Theater Review: RUINED (Geffen Playhouse in L.A.)

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by Harvey Perr on October 2, 2010

in Theater-Los Angeles


If history is really an argument without end, then Lynn Nottage, among contemporary American playwrights, is our most compassionate historian. Although I prefer Intimate Apparel for the elegance of its writing and for the freshness of its approach to discovered facts, it is easy to understand why Ruined is her breakout play. It is a work of controlled raw power that imagines what life – in a brothel-bar in the middle of the Ituri rainforest in the Congo during a state of war – might be like.

It will always be impossible to fathom the degree of barbaric cruelty that seems to always take place during wartime, but Ruined goes a long way to help us see, if not the reasons why, the devastating effect such brutality has on its victims, in this case a group of women who are raped, mutilated and “ruined,” and who are then forced to live as prostitutes, often accommodating sexually the very predators who uprooted and destroyed their lives in the first place. A very strong brew, as they say. And Nottage peppers her language with the kind of stinging wit and eloquence that makes tolerable the palpable imagery created by some of the play’s trenchant and sometimes shockingly horrific descriptions of physical and emotional violence in which her characters bare their souls.


It could be argued that the ugliness of these truths goes begging for the audience’s sympathy and that Nottage goes too far in trying to express every possible point of view about the terrors of war in a manner which may invariably bring to mind countless other plays in which the denizens of a bar express themselves politically and intellectually as they reveal their true selves.  And one may be taken somewhat aback by the ending which, after all the darkness of the preceding two hours, not only takes us into the light but, in a moment of sheer romanticism, wants the audience to leave feeling morally uplifted and even a trifle sentimental.

Does this vitiate the play itself?  For some, it might, but that would not be giving Nottage proper due for her skills as a playwright, i.e. her ability to create memorable characters. Her Mama Nadi, the madame and entrepreneur of the brothel, is as strong and as vivid a human construct as is imaginable: on one hand, she is profiting from the misfortunes of her “girls,” but, even when she is confronted by betrayal, shows, in addition to her rough-and-ready manner, a compassion that gives her ultimate “secret” a credence it would ordinarily not have. This is rampant unapologetic capitalism on one hand, but it is finally laced through a portrait of a woman merely trying to survive in a world dominated by beastly men. The powerhouse performance by the actress known simply as Portia is so wedded to this character it is hard to tell that it is acting at all.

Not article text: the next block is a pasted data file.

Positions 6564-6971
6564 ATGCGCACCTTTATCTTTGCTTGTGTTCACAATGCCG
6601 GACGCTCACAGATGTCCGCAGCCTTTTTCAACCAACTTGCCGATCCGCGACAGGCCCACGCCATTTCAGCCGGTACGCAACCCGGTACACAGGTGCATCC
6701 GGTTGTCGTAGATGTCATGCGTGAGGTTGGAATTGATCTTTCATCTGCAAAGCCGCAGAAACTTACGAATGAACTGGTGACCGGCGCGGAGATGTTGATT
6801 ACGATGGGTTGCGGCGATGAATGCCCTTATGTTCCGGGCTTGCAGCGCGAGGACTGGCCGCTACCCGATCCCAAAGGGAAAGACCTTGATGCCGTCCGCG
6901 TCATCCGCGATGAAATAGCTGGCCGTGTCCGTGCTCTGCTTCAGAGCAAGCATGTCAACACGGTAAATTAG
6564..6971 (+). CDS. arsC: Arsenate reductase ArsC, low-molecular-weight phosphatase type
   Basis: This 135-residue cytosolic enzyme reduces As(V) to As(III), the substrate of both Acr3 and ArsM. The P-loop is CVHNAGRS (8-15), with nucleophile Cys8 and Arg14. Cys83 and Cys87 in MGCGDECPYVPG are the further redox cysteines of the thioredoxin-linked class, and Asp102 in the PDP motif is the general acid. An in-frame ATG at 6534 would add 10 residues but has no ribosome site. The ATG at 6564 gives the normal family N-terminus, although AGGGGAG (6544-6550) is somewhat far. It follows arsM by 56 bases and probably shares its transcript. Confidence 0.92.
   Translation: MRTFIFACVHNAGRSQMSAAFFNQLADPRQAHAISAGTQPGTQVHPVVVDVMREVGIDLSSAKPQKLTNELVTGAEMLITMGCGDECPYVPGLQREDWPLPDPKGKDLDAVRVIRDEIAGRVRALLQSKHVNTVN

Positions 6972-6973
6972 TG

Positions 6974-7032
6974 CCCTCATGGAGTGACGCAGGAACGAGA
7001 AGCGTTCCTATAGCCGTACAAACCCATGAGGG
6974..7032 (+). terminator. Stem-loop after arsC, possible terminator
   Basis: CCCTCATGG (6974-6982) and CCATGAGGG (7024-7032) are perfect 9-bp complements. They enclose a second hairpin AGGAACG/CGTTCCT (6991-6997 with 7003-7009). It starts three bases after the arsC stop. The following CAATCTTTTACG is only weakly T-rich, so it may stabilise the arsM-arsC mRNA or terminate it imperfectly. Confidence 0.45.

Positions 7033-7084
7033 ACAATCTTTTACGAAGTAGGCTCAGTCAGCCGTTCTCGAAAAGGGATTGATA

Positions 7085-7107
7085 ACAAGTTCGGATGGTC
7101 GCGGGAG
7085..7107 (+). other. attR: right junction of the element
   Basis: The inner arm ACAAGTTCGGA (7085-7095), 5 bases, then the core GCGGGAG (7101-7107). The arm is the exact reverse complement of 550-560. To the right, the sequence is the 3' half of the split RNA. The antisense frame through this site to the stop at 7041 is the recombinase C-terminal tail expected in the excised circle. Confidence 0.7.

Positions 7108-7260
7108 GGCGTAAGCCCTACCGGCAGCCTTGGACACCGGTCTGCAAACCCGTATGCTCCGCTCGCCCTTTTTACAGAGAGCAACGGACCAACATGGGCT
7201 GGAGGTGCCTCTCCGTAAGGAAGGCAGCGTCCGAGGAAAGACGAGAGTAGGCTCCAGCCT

ruined pregnant speech

Equally brilliant are the portraits of the other women: Salima, brutalized and newly pregnant, yearning for the life and, above all, the husband she has left behind, but ashamed to face him when he comes looking for her.  In the hands of Quincy Tyler Bernstine, she delivers the evening’s most sustained and squeam-inducing reverie of torture; Sophie, lame and despairing, who dreams of surgery that will “fix” her “ruined” condition, but who remains oddly hopeful in ways that say more at times without words, and who is made absolutely authentic by the passion and simplicity Condola Rashad brings to the role; Josephine, kittenish and dangerous at the same time, giving herself with abandon but with instincts that are as murderous as they are sexual, and brought to  life by the excellent Cherise Booth. And the voice of reason is provided by the Fanta-slurping Christian, whose flights of verbal drive in the midst of a nervous energy that seems all-consuming, is thrillingly brought to neo-Shavian theatrical life in the  charismatic and eccentric portrayal by Russell G. Jones.

Indeed, it might be argued that, while the Pulitzer Prize went to Nottage, it must be shared by these actors and the rest of the ensemble for their richly dedicated work and, even more, to Kate Whoriskey, whose direction is genuinely inspired; she has given the play sweep and drive without stinting on its sense of intimacy and immediacy.  And one has not mentioned the musicians and the wonderful music by Dominic Kanza, the extraordinarily beautiful set design by Derek McLane that captures the raffishness of Mama Nadi’s establishment so perfectly, Paul Tazewell’s African-tinged costumes, Peter Kaczorowski’s haunting lighting: the design elements are part and parcel of what makes this production so artistically pure.

Despite a feeling that a less contrived ending might have really brought home the nightmare that Nottage wants to convey, Ruined is what theater is often about: alive and very much in the moment and done with the confidence that its moment is right now.


photos by Chris Bennion

Geffen Playhouse in Westwood
ends on October 17, 2010
for tickets, visit Geffen Playhouse

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